Reid Brothers Logging Co. v. Ketchikan Pulp Co., 699 F.2d 1292, 1296 (9th Cir.), cert. denied, 464 U.S. 916, 104 S. Ct. 280, 78 L. Ed. 2d 259 (1983). In meeting the third requirement, plaintiffs must show that the restrictions harmed competition in the relevant market. Aydin Corp. v. Loral Corp., 718 F.2d 897, 902 (9th Cir. 1983); see McGlinchy v. Shell Chemical Co., 845 F.2d 802, 811-12 (9th Cir. 1988).
Proof that the defendant's activities had an impact upon competition in a relevant market is an absolutely essential element of the rule of reason case. It is the impact upon competitive conditions in a definable product market which distinguishes the antitrust violation from the ordinary business tort.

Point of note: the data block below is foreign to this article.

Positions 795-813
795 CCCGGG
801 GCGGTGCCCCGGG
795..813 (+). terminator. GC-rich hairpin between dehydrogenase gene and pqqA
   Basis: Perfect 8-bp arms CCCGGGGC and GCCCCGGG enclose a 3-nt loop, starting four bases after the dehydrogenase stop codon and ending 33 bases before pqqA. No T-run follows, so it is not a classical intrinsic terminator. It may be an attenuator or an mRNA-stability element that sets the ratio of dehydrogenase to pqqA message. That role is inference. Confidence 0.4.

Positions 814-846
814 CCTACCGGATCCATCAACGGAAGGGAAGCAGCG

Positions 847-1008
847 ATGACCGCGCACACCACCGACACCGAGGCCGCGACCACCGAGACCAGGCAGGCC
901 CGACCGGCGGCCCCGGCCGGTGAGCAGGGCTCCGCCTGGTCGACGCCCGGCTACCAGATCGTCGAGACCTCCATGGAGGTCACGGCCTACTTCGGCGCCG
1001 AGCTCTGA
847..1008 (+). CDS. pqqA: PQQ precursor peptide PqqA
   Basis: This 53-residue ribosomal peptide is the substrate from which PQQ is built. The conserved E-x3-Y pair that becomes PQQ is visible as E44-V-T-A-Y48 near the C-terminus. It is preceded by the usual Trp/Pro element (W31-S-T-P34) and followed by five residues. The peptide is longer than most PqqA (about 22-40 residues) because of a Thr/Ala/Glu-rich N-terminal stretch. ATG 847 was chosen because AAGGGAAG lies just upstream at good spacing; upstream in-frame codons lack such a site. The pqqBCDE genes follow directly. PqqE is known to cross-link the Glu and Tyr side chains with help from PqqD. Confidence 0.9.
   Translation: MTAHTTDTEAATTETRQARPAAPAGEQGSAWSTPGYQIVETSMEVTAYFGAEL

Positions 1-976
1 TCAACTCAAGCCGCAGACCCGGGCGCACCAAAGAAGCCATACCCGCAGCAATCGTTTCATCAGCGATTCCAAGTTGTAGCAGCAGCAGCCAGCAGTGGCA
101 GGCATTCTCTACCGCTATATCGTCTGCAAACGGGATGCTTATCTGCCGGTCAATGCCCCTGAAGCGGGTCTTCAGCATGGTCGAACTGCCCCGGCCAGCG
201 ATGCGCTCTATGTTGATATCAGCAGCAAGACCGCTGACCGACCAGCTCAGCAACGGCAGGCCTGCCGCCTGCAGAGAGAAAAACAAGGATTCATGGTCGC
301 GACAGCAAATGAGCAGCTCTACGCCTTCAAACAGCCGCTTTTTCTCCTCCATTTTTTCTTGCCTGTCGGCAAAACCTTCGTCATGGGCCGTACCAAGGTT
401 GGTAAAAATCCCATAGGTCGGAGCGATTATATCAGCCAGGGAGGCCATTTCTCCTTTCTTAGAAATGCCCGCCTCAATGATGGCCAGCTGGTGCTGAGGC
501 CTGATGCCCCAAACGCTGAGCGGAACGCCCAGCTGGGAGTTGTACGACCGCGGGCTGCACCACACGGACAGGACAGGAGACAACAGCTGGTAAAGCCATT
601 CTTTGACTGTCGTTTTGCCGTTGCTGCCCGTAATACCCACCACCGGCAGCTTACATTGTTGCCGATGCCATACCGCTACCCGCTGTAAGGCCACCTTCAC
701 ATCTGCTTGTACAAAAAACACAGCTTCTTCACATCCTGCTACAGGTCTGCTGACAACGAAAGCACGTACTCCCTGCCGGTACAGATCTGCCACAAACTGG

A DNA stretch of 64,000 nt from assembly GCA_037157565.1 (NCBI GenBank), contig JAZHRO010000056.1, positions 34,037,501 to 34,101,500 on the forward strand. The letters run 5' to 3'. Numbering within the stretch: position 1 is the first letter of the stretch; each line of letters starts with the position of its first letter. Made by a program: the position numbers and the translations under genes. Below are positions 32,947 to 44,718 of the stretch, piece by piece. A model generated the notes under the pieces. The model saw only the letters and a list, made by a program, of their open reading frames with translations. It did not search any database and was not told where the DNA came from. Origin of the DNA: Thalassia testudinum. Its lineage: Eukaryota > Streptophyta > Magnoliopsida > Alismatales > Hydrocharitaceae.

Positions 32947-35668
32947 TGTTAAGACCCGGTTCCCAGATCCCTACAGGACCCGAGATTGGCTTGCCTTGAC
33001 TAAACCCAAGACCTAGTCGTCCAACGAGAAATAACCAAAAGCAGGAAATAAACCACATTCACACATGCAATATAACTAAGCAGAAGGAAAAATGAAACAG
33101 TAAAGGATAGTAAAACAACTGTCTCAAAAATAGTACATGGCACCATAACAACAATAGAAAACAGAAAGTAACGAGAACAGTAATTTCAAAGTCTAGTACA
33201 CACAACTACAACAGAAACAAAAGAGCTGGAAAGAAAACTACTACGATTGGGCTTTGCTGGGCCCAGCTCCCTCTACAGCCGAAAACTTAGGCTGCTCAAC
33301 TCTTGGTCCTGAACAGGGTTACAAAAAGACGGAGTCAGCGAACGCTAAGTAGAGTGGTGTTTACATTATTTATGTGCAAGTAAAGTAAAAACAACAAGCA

Kaplan v. Burroughs Corp., 611 F.2d 286, 291 (9th Cir. 1979), cert. denied, 447 U.S. 924, 100 S. Ct. 3016, 65 L. Ed. 2d 1116 (1980).
In the present case, the relevant market according to plaintiffs' answers to defendants' interrogatories is "the wholesale thermography market for business cards, letterheads and envelopes." Yet, the plaintiffs contend only that the alleged antitrust violation caused some of their prices to be artificially high. The only evidence in the record regarding anticompetitive effects was testimony that two non-plaintiff BCT franchisees that operated outside their allotted territories were able to lower their prices due to economies of scale.2 Given the absence of any other relevant evidence, this is at most an argument that it would be in BCT and its franchisees' economic interest to create larger franchisee territories; the evidence, standing alone, does not touch the question of how the restraints on competition among BCT franchisees affected the competitiveness of the wholesale thermography market in general.